Scottsdale Community Club and Pool being demolished

SOUTH BEND, Ind. (WNDU) - Some 15 years after South Bend’s Scottsdale Mall was demolished, the same thing is happening to the Scottsdale Community Club and Pool.

Demolition crews were on the scene Tuesday at 4802 York Road as neighbor Martin Horvat watched.

“We’ve been watching this thing going to the dogs," he said. "The buildings been an unsightly thing breaking down, the roof was falling in and it was just an ugly eyesore.”

The Scottsdale Community Club and Pool is finally being reduced to rubble. It has been abandoned and tax-delinquent since at least 2004.

By the time it sold at auction in March, the back taxes and fees totaled $2 million.

“It’s just such a nice piece of land, it’s good to not see it go to waste,” nearby resident Cody Barrier said. “I noticed it on Friday, because actually I had my son with me. I'm like, 'Look, bud, they're going to do something there.' Because it's been a broken-down pool forever.”

The timing proved fortunate. A neighbor who had used his own mower and gas to cut the grass and keep the 5-acre grounds looking presentable recently passed away.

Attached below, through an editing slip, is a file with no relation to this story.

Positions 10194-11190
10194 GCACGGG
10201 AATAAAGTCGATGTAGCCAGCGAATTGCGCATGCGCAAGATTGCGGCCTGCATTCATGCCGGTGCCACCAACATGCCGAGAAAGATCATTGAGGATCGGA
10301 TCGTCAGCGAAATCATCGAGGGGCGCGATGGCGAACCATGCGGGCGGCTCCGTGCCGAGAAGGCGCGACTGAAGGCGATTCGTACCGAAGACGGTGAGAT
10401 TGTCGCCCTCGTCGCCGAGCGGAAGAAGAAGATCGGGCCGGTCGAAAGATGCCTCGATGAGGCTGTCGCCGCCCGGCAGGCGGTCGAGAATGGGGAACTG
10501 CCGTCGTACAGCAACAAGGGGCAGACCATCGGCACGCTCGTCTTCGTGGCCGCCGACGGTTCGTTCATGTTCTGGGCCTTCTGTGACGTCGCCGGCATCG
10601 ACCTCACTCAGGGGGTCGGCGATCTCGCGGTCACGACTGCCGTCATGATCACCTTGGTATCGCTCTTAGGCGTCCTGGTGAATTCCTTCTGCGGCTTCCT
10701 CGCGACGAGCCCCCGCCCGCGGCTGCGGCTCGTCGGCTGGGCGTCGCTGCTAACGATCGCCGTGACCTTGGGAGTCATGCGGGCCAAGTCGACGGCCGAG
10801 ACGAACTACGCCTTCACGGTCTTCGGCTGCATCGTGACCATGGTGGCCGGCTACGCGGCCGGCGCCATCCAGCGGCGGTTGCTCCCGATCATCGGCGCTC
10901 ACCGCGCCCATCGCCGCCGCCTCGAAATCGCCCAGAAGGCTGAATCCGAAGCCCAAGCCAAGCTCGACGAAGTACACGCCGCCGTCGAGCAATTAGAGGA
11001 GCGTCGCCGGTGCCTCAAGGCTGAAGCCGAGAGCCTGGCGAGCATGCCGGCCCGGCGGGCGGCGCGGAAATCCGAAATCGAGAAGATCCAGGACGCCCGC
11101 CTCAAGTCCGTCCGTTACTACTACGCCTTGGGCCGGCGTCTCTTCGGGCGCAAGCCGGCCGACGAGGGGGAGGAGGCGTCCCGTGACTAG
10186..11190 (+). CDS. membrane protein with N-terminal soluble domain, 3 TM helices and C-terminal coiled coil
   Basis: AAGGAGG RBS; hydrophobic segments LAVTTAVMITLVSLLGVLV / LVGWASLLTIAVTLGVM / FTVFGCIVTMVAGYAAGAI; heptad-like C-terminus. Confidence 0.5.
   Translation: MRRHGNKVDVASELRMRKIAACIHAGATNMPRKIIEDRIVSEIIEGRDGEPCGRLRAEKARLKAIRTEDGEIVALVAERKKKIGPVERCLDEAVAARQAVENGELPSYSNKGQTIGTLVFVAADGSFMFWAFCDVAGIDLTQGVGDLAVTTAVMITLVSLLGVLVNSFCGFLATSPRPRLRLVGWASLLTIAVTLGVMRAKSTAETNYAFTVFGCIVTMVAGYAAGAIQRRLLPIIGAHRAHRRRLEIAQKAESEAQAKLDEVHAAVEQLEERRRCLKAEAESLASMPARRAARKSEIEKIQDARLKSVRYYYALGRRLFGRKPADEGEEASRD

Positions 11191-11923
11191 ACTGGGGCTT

While some are happy to see the structure go, they’re somewhat leery about what will be built in its place.

“I'm glad they're doing something about it, but we don't know what's going in exactly. We heard they're going to be putting houses in there. Houses, so I don't know who is putting there, putting it is or who is behind it,” Horvat said.

Public records show the buyer of the property was Lefta LLC.

Those from the corporation has apparently kept in touch with South Bend 5th District Common Council Representative Jake Teshka.

“These are, to my knowledge, going to be homes that are in the $130,000 to $160,000 range, and so they're going to be market sale, and I'm excited for it," Teshka said. "I think it’s going to be great to breathe new life into this neighborhood.”

Teshka says plans call for about a dozen single family homes.

While there was some talk at one time of letting Habitat for Humanity use the land for a build, Teshka says that scenario only applied if the city ended up owning the land.

While the property had accumulated $2 million in back taxes and fines, much of the sum was waived; the buyer paid $25,000.